There may be a tendency to pay little regard to the humble PTFE bearing but when it comes to assembly and performance this small component can make a big difference
The hinges on doors, bonnets and other car-body closures seem at first to be among the most straightforward elements of the componentry on any vehicle. But, as is often the case, the appearance of simplicity can disguise a surprising amount of technical sophistication in the products involved. Such is the case with bearings produced by Saint Gobain at its factory in Willich, Germany, under the name Norglide. The products are not conventional ball or roller bearings at all. Instead they comprise essentially two concentric rings of material – an inner ring of PTFE (polytetrafluoroethylene) polymer with a backing of an outer metal ring made from steel, stainless steel or aluminium with possibly an intermediate layer that may be a mesh of aluminium, again, bronze or some other metal.
The details are confirmed by Mirko Hundertmark, Saint Gobain’s global market manager – automotive interior, based at Willich. He says unequivocally that the automotive sector is the biggest market for the products, which are usually sold to tier one and tier two suppliers rather than vehicle OEMs. “We are a component supplier,” he states. Research and development activities, he adds, are distributed globally and take place in Europe, the US and Asia. Collaboration with customers in product development is, Hundertmark indicates, a constant objective. But, perhaps surprisingly, he also admits that it does not yet take place to the extent that the company would like.
The metal-backed PTFE bearings made at Saint Gobain are produced under the Norglide brand
A lot of automotive-related companies, he states bluntly, simply “do not appreciate” the advantages that could accrue to them from collaboration with Saint Gobain at the earliest stages of their own projects. Why that should be so is another matter but a tendency to regard bearings as simple commodities with little implication for final product quality and performance when incorporated in assemblies seems a likely factor. But Hundertmark is adamant that the deficiency represents a missed opportunity to effect improvements in both in-vehicle performance and assembly procedures during manufacturing. “The sooner we are involved, the better we can make both of those things,” he states.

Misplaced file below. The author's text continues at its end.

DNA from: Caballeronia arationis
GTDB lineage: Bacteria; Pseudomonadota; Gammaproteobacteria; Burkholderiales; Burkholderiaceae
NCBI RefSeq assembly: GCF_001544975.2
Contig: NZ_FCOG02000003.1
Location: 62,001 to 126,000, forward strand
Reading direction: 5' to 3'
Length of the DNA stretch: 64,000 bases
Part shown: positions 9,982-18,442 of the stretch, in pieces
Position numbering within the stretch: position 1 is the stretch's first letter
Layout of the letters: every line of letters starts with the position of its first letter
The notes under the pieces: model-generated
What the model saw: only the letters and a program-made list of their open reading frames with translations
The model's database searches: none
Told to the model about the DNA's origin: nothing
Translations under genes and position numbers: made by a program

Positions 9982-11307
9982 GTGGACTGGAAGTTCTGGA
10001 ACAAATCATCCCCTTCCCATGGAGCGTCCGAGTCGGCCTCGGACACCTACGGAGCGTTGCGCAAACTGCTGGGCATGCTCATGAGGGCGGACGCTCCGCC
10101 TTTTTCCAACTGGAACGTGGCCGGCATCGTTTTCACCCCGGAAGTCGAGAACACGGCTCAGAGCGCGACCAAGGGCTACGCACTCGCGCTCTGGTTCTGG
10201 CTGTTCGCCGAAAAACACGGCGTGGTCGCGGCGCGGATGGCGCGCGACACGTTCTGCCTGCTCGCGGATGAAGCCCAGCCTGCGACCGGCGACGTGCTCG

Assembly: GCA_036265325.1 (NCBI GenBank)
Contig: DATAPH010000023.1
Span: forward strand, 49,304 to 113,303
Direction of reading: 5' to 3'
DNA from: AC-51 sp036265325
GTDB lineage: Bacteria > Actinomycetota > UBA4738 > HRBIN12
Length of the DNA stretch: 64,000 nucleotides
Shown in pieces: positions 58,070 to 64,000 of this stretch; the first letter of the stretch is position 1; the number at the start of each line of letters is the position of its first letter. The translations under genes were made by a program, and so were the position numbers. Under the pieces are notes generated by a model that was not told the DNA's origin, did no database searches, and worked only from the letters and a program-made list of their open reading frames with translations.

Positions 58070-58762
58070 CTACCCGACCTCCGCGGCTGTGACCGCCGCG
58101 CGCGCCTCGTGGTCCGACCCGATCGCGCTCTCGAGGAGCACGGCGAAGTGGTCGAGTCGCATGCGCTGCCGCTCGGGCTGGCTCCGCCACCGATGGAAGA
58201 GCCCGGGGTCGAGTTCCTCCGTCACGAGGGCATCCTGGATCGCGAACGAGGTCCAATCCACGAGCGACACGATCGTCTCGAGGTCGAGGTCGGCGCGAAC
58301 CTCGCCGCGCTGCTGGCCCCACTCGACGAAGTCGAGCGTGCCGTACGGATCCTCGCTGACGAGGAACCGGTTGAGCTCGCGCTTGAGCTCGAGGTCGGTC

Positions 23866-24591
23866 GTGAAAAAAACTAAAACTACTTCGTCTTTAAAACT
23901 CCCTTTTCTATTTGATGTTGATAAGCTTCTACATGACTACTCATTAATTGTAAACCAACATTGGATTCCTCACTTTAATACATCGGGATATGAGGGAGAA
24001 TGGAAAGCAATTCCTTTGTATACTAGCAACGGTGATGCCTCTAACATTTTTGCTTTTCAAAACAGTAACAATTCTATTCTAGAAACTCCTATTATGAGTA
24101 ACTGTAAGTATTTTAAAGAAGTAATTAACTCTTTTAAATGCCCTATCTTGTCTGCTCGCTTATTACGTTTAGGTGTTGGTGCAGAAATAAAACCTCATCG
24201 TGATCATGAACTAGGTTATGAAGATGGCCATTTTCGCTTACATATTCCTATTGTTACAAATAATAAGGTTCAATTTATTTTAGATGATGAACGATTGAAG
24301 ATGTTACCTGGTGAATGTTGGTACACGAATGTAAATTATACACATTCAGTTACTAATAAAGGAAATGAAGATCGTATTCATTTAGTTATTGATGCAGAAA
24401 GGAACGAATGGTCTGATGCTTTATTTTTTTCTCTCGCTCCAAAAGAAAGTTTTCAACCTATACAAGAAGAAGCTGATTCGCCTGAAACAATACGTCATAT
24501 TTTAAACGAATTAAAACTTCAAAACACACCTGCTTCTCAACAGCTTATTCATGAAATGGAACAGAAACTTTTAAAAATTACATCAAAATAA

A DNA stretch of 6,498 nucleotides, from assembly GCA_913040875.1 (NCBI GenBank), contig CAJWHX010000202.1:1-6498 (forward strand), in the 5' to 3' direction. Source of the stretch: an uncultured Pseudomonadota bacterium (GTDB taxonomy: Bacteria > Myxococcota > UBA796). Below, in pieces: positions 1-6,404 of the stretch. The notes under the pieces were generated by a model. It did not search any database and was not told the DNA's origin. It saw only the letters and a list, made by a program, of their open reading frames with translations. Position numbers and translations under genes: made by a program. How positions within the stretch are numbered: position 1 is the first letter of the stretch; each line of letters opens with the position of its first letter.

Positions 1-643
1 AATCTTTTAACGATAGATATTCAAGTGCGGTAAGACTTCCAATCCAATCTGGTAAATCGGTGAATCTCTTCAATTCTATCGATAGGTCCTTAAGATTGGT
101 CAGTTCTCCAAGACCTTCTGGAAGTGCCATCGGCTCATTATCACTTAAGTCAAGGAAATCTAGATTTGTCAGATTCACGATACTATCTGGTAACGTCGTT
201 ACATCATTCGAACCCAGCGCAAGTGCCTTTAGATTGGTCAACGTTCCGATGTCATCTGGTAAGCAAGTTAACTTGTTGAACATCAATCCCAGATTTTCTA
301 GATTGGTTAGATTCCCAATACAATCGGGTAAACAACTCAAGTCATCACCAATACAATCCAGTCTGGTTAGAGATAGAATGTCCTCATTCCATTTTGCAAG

“That's for sure.” As far as assembly procedures are concerned Hundertmark says that even componentry as apparently straightforward as closure hinges can have implications for overall efficiency. An instance he cites is the need for an inherent robustness simply to cope with the fact that a door may be attached then removed then reattached during the assembly process to allow first for painting and then its own fitting out with internal mechanisms and trim. Vehicle painting, moreover, a process with obvious relevance to perceived quality and purchaser decision-making is also one in which basic componentry can play a surprisingly influential role. Hundertmark explains that a crucial requirement is that there should be no anomalies in the flow of electric current through the car body used to help ensure consistent paint adhesion, but that component parts can cause localised variations in resistance that have precisely such an effect.